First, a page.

Accountants prepare trial balance to check the correctness of accounts. If total of debit balances does not agree with the total of credit balances, it is a clear-cut indication that certain errors have been committed while recording the transactions in the books of original entry or subsidiary books. It is our utmost duty to locate these errors and rectify them, only then we should proceed for preparing final accounts. We also know that all types of errors are not revealed by trial balance as some of the errors do not effect the total of trial balance. So these cannot be located with the help of trial balance. An accountant should invest his energy to locate both types of errors and rectify them before preparing trading, profit and loss account and balance sheet. Because if these are prepared before rectification these will not give us the correct result and profit and loss disclosed by them, shall not be the actual profit or loss.

All errors of accounting procedure can be classified as follows:

1. Errors of Principle

When a transaction is recorded against the fundamental principles of accounting, it is an error of principle. For example, if revenue expenditure is treated as capital expenditure or vice versa.

2. Clerical Errors

These errors can again be sub-divided as follows:

(i) Errors of omission

When a transaction is either wholly or partially not recorded in the books, it is an error of omission. It may be with regard to omission to enter a transaction in the books of original entry or with regard to omission to post a transaction from the books of original entry to the account concerned in the ledger.

(ii) Errors of commission

When an entry is incorrectly recorded either wholly or partially-incorrect posting, calculation, casting or balancing. Some of the errors of commission effect the trial balance whereas others do not. Errors effecting the trial balance can be revealed by preparing a trial balance.

(iii) Compensating errors

Sometimes an error is counter-balanced by another error in such a way that it is not disclosed by the trial balance. Such errors are called compensating errors.

From the point of view of rectification of the errors, these can be divided into two groups :

(a) Errors affecting one account only, and

(b) Errors affecting two or more accounts.

Errors affecting one account

Errors which affect can be :

(a) Casting errors;

(b) error of posting;

(c) carry forward;

(d) balancing; and

(e) omission from trial balance.

Such errors should, first of all, be located and rectified. These are rectified either with the help of journal entry or by giving an explanatory note in the account concerned.


Stages of correction of accounting errors

All types of errors in accounts can be rectified at two stages:

(i) before the preparation of the final accounts; and

(ii) after the preparation of final accounts.

Errors rectified within the accounting period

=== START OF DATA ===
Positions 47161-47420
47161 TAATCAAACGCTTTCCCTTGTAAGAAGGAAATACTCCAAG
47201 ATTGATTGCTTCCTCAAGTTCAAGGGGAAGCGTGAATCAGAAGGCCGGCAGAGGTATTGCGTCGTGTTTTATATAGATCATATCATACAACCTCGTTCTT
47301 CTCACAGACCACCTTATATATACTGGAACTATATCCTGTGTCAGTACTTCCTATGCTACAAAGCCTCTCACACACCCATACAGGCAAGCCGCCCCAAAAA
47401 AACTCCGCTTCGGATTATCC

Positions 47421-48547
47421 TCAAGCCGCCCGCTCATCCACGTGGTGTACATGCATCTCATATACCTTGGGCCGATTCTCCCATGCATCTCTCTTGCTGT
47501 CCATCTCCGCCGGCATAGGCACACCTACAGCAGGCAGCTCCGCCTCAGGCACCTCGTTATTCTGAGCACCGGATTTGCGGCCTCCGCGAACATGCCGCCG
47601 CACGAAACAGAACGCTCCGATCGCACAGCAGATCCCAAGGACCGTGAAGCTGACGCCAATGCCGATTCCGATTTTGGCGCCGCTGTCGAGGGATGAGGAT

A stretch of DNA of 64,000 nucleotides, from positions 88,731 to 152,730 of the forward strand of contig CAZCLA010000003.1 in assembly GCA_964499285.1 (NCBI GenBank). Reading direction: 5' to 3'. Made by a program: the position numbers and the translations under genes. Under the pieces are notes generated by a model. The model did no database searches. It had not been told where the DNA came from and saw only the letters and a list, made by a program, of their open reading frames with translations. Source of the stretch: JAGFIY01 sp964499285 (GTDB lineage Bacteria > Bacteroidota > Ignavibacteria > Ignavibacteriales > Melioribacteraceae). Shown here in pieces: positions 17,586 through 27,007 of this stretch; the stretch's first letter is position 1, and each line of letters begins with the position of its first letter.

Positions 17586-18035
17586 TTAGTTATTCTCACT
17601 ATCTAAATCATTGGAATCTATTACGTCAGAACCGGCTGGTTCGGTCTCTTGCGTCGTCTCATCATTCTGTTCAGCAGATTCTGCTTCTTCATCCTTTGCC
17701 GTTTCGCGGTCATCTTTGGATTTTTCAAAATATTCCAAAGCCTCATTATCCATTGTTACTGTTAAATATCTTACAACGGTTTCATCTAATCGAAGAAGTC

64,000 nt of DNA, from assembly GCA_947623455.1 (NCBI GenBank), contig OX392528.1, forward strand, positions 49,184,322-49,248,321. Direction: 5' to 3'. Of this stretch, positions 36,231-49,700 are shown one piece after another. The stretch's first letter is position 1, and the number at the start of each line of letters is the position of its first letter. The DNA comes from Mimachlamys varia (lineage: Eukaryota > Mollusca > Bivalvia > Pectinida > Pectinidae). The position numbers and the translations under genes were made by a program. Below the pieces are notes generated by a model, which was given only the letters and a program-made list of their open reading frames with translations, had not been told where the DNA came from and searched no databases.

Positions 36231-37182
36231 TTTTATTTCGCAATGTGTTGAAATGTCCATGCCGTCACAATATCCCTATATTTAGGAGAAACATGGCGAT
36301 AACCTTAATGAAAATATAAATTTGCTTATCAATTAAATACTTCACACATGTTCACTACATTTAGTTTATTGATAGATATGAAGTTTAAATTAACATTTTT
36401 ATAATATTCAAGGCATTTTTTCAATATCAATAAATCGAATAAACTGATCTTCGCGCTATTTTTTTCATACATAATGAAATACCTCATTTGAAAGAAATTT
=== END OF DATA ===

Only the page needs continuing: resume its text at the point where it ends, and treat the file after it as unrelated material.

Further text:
The proper method of correction of an error is to pass journal entry in such a way that it corrects the mistake that has been committed and also gives effect to the entry that should have been passed. But while errors are being rectified before the preparation of final accounts, in certain cases the correction can’t be done with the help of journal entry because the errors have been such. Normally, the procedure of rectification, if being done, before the preparation of final accounts is as follows:

(a) Correction of errors affecting one side of one account Such errors do not let the trial balance agree as they effect only one side of one account so these can’t be corrected with the help of journal entry, if correction is required before the preparation of final accounts. So required amount is put on debit or credit side of the concerned account, as the case maybe. For example:

(i) Sales book under cast by Rs. 500 in the month of January. The error is only in sales account, in order to correct the sales account, we should record on the credit side of sales account ‘By under casting of. sales book for the month of January Rs. 500″.I’Explanation:As sales book was under cast by Rs. 500, it means all accounts other than sales account are correct, only credit balance of sales account is less by Rs. 500. So Rs. 500 have been credited in sales account.

(ii) Discount allowed to Marshall Rs. 50, not posted to discount account. It means that the amount of Rs. 50 which should have been debited in discount account has not been debited, so the debit side of discount account has been reduced by the same amount. We should debit Rs. 50 in discount account now, which was omitted previously and the discount account shall be corrected.

(iil) Goods sold to X wrongly debited in sales account. This error is effecting only sales account as the amount which should have been posted on the credit side has been wrongly placed on debit side of the same account. For rectifying it, we should put double the amount of transaction on the credit side of sales account by writing “By sales to X wrongly debited previously.”

(iv) Amount of Rs. 500 paid to Y, not debited to his personal account. This error of effecting the personal account of Y only and its debit side is less by Rs. 500 because of omission to post the amount paid. We shall now write on its debit side. “To cash (omitted to be posted) Rs. 500.

Correction of errors affecting two sides of two or more accounts

As these errors affect two or more accounts, rectification of such errors, if being done before the preparation of final accounts can often be done with the help of a journal entry. While correcting these errors the amount is debited in one account/accounts whereas similar amount is credited to some other account/ accounts.